This is a watercolour of my visualisation of my MA Final Project - the now commissioned piece for the reception desk of the new Bolsover Street hospital outpatients department. The storyboard detailing the whole project, the model, a sample panel, background notes, and the obligatory 'critical appraisal' (which I have done in unconventional manner) are all awaiting inspection in the MA room. Downstairs in the gallery, I have laid out my giant goblet and my Four Seasons quartet - the hanging committee will make the final decisions today about where everything is to go, but I am again in prime position - the first thing you see on entering the gallery. How do I feel, now it is all over? A bit flat. But I am taking my new motto from what the Isle of Wight blower said at the weekend: 'My best work will be done tomorrow.'
28 August 2008
25 August 2008
It was nice to be in Stourbridge again - a happy place for me. Lovely to see Brierley Hill colleagues - I reached a tally of 19 of them, about 9 Farnhamites, 4 Westminsters and at least 30 other assorted meet-and-greet friends from glass circles. Of course everyone interested in glass would be there, but it did seem amazing when I didn't know anyone four years ago at the very first biennale. Pictures show a glass frock, 2 biennale pieces, amazing Egyptian glassblowers, and Isle-of-Wight demo. I fell for the microwave kiln-lette demo and bought one, which I look forward to using. The biennale winner was a fellow MA from Farnham, as was the student runner-up prize, which is very chuffing for Farnham and so good news for everyone at the college (or would be if the press release had acknowledged it). A weekend of parties with barbecues, chocolate fountains, lots to drink and lots to look at and talk about. Really enjoyed it.
19 August 2008
Three readers of this blog, plus personal married-to advisor said go for the shorter (better proportioned) goblet. Reader, I didn't. Somehow it seemed a bit squat when I had all the parts assembled. I had every intention of taking the advice - not least because I wasn't sure the whole thing would stand up with the extra part of the stem, and a very tenuous joint to the foot. It was standing when I left college yesterday. I felt literally sick with anxiety as I pieced it together. Not totally unlike the chalk working drawing.
I don't think I have explained its purpose. It is for the MA Final Show as an installation goblet: 'We'll teach you to drink deep ere you depart' [Hamlet] and it will contain a cocktail of research notes, exhibition catalogues and sketches – all absorbed in the course of the two years. This both represents the MA exploration and refers to a mild obsession with wineglasses that this blog testifies has been a themesong.
10 August 2008
Here recording a trip to the City of Culture through a handful of pictures of glass S happened to take. From top left: a glass shelf in the Bluecoats gallery (good crafts outlet); Victorian architecture reflected in glass opposite; stained glass panel of St George and the dragon in the monumental St George's Hall; Piper/Rentiens lantern of the Metropolitan Cathedral; Gathering Light exhibition of International Women's Glass Workshops; 1929 sandblasted doors of the Phiharmonic Hall. Nothing glassy in the Klimt exhibition. Interesting few days; lots of tramping about.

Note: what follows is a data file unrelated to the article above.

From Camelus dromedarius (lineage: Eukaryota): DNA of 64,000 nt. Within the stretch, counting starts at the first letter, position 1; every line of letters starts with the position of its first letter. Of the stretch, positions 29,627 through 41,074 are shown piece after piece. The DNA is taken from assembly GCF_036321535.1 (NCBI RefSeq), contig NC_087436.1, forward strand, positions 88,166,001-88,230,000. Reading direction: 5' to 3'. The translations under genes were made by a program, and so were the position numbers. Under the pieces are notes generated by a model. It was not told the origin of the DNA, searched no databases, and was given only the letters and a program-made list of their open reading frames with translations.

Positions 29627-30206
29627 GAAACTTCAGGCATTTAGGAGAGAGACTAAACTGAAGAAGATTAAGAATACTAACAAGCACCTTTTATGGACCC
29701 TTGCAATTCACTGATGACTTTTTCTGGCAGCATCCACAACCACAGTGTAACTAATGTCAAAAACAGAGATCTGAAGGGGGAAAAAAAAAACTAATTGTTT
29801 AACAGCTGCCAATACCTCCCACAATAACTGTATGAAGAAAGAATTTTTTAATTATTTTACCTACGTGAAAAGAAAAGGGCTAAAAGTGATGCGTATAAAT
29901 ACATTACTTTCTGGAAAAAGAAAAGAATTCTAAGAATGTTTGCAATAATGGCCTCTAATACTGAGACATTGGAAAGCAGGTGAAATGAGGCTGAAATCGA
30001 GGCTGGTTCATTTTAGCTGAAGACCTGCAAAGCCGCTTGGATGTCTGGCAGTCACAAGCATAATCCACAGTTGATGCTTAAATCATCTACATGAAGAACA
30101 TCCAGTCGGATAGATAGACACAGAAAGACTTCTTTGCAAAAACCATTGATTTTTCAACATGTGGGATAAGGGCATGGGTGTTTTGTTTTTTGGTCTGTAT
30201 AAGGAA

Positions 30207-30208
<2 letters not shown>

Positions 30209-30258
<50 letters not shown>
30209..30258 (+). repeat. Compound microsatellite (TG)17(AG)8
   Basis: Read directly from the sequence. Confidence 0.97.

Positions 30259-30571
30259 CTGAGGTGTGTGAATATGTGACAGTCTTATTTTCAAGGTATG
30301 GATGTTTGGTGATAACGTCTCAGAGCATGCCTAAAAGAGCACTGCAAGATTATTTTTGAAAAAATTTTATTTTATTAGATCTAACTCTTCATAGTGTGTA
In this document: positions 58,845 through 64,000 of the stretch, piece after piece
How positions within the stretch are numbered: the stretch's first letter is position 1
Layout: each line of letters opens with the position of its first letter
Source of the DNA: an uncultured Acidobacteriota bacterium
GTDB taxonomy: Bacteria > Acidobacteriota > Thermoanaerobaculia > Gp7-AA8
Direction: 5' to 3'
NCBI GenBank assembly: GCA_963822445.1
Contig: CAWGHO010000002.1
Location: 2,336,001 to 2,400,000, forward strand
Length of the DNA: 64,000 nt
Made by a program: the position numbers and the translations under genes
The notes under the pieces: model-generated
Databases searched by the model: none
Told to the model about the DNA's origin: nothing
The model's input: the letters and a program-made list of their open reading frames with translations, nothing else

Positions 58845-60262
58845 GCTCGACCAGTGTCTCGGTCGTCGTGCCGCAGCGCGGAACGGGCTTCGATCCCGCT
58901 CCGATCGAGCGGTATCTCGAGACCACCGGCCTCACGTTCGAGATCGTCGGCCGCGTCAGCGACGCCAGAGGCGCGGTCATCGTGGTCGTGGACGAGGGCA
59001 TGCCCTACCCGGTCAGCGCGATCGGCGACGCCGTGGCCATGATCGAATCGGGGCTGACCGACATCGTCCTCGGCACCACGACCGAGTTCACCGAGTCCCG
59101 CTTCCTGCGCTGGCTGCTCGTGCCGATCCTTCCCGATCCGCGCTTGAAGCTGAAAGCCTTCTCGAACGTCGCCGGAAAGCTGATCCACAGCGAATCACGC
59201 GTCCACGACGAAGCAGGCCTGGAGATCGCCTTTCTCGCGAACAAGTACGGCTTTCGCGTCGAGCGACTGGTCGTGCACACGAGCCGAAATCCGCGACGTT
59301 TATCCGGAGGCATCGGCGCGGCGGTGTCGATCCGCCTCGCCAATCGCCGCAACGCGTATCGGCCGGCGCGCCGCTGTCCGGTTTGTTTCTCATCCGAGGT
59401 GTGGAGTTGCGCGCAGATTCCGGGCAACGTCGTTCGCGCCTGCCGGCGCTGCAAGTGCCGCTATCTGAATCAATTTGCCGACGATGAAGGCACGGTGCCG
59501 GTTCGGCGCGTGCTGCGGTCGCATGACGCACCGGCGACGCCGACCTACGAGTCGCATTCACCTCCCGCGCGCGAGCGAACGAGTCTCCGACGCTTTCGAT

06 August 2008
After two days of grinding, spirit-levelling, fitting, pondering, being frustrated, wondering what I am doing, etc, etc., I have arrived at a dilemma about my giant goblet - here shown roughly photoshopped in two versions. I wanted it as large as possible to make a statement, but are the proportions better if I leave out the long stem and stop at the baluster section? It looks a bit odd and floaty in the picture, but I left myself in as an indication of scale. I rather wish I had taken the bits home now to ponder over, because I can't go in next week as they are having a deep clean on my regular days. I didn't because I was so exhausted by the end of the 2nd day and felt I'd risk dropping it if I tried to take it to the car. That did happen to me once.
03 August 2008
In the same order as the pâte de verre blanks. And with the 'germ' pieces inside - this is how they are being exhibited at the Final Show. At the time of making, I thought, ho hum. Does this add anything to the originals? I'm a bit disappointed and it's my own fault. They are rather chunky and heavy. I should have stuck to my first plan which was to open them out more. On the other hand that would have taken longer and really I might then have outstayed my welcome and my gaffer would have said he had to get on with his own work. And summer could have had some twist - I said not to because I wanted the sun to stay as it was. There is one bonus - the extra glass is creating nice optical effects and you can see the ghost original reflected three times.
01 August 2008
Me doing the easy bit again - couldn't get a picture of me blowing, which is a shame because I like the fact that my breath has at least inflated my work. I've called in a long-outstanding favour at London Glassblowing, and again learned a lot about different techniques. I now see more clearly how I can prepare my pieces more effectively. Spring broke off on the punty because the green pulled out, but autumn and winter I think are going to be very nice and summer went a whole lot better than expected. So it's three seasons now. Or where has my springtime gone? Actually I don't think I showed it, but I was half crippled with back pain by the third bowl and can't move today.